The first Alpine from the collaboration between Renault and Caterham will be the brand-builder model equivalent to Porsche's 911, according to Renault's head designer.
A110-inspired concept hints at direction
In a conversation that revealed the scale of the ambition Renault has for the revived French sports car brand, Laurens van den Acker told us that for the first model, "We need to create the 911 of Alpine. Then we can do the Panamera and Cayman. It needs to have all the roots of the brand on which we can build."
We still don't know the spec for the car, which is slated to launch in 2016, but Renault boss Carlos Tavares did reveal that the basics have been agreed. "The layout of platform, engine and gearbox are all decided," he told us, without telling us. The first car won't chase the 911, but instead is expected to aim for the Cayman and Alfa 4C with a mid-engined coupe powered by a version of Renault's 1.6-litre turbo and mated to a faster dual-clutch gearbox. The cost will be nearer £50,000 than £30,000 as first thought. As we previously discovered in an interview with key players, including Alpine's boss, the goal is to be light and fun.
Alfa 4C is directly in Alpine's line of fire
already been revealed
in concept form last May, but we're told the finished item will likely go deeper in its visual references to the
of the 60s and 70s, recently chased by PH in the Monte Carlo Historique.
That's what the 'Khmer Bleu' (hardcore French Alpinists) are pushing for, according to van den Acker, and what they'll probably get. "It will be closer to the spirit of the A110," said concept car director Axel Breun.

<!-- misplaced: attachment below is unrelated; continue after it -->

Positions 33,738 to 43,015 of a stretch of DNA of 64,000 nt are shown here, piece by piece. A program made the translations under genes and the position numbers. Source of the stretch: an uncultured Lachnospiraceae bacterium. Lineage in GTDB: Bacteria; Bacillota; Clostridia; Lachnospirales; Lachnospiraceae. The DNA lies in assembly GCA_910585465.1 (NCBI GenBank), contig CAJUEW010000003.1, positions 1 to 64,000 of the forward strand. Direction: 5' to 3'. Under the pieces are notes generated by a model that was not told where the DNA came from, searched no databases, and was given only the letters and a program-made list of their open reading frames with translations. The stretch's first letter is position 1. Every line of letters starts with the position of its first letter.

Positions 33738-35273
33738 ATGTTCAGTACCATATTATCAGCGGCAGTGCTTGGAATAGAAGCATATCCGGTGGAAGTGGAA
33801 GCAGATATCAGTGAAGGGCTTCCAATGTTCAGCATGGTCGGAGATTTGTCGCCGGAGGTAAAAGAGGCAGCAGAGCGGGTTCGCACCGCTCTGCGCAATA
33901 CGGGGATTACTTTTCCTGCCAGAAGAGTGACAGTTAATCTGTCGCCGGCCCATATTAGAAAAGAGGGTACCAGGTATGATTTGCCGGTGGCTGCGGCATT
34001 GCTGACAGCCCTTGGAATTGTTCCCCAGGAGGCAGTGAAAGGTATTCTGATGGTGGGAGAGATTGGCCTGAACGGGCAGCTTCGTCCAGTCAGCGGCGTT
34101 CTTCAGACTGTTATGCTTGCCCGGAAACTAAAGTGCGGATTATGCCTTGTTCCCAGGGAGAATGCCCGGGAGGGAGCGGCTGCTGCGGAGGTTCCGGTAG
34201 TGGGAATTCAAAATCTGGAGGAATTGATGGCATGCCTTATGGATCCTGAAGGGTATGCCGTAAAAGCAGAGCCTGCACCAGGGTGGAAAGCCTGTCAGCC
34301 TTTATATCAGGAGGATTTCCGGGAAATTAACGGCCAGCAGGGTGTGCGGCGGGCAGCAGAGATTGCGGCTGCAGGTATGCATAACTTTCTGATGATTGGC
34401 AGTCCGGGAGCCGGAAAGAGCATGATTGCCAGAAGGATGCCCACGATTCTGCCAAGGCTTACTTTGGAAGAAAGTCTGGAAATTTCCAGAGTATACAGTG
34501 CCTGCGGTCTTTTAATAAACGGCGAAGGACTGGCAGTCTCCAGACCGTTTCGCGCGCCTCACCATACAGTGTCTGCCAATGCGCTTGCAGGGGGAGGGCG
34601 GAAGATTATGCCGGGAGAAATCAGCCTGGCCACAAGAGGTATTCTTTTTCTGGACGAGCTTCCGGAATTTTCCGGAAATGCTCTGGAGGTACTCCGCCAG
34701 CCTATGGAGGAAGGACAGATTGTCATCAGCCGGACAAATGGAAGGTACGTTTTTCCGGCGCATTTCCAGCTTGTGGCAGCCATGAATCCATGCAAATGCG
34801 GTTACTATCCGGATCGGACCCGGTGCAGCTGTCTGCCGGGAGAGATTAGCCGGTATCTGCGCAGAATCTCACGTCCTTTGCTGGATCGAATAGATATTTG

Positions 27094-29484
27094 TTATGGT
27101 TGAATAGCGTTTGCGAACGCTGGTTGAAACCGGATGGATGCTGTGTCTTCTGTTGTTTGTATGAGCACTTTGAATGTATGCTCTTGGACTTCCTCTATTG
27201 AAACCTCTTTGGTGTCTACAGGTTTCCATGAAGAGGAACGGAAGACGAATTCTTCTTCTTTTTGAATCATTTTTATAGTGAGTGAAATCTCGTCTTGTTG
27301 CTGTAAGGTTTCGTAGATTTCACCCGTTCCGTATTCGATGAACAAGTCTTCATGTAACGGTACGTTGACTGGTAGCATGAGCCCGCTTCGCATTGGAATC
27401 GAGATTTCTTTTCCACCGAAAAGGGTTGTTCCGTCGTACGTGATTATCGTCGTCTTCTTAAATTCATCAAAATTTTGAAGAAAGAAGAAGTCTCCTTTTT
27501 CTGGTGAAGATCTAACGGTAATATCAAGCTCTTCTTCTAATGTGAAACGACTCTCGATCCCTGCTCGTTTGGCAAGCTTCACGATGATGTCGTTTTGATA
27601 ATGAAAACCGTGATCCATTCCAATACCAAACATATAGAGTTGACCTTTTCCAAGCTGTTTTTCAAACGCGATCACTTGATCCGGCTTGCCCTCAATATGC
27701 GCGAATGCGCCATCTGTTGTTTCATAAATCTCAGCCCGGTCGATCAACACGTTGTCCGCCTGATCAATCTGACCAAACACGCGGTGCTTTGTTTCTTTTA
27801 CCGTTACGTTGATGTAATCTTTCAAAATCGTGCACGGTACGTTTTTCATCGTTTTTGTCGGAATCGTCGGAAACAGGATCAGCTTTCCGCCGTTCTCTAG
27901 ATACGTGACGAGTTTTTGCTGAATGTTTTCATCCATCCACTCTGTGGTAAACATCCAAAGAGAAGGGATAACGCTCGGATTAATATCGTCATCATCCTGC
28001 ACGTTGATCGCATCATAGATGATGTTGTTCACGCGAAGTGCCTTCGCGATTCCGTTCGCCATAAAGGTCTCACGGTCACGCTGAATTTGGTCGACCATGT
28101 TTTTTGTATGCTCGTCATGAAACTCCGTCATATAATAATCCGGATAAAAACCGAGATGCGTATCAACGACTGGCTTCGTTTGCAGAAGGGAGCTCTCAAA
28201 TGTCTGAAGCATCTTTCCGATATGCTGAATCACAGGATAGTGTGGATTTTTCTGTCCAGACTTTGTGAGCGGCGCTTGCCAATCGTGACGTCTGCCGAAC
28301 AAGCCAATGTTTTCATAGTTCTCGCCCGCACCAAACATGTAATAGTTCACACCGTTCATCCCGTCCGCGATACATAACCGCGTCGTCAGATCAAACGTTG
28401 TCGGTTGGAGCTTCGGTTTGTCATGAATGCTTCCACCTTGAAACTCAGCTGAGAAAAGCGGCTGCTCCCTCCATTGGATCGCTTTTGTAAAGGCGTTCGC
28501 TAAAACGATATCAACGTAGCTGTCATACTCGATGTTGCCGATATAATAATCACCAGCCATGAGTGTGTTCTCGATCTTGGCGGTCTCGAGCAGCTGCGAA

The desire to emulate Porsche is understandable given its 'most profitable' status but, come on guys, isn't Porsche pretty much untouchable in this market? "No one is untouchable, but it takes a lot of time," Breun told us. "It took them a long time to develop the 911 into something great."
Can Renault really win this fight?
Alpine (pronounced Alpeen if you don't want to upset those Khmer Bleu boys) has definitely got a job on if it wants to avoid the fate of recent Porsche chaser Lotus. Let's hope Alpine's Malaysian money (via Caterham owner Tony Fernandes) is available on a longer-term basis. Alpine's task is arguably tougher than that of Lotus in that the brand has been dormant for so long. Says van den Acker, "The challenge is to somehow fill the gap of 20 years and do a product that's believable." We wish it and Caterham all the luck.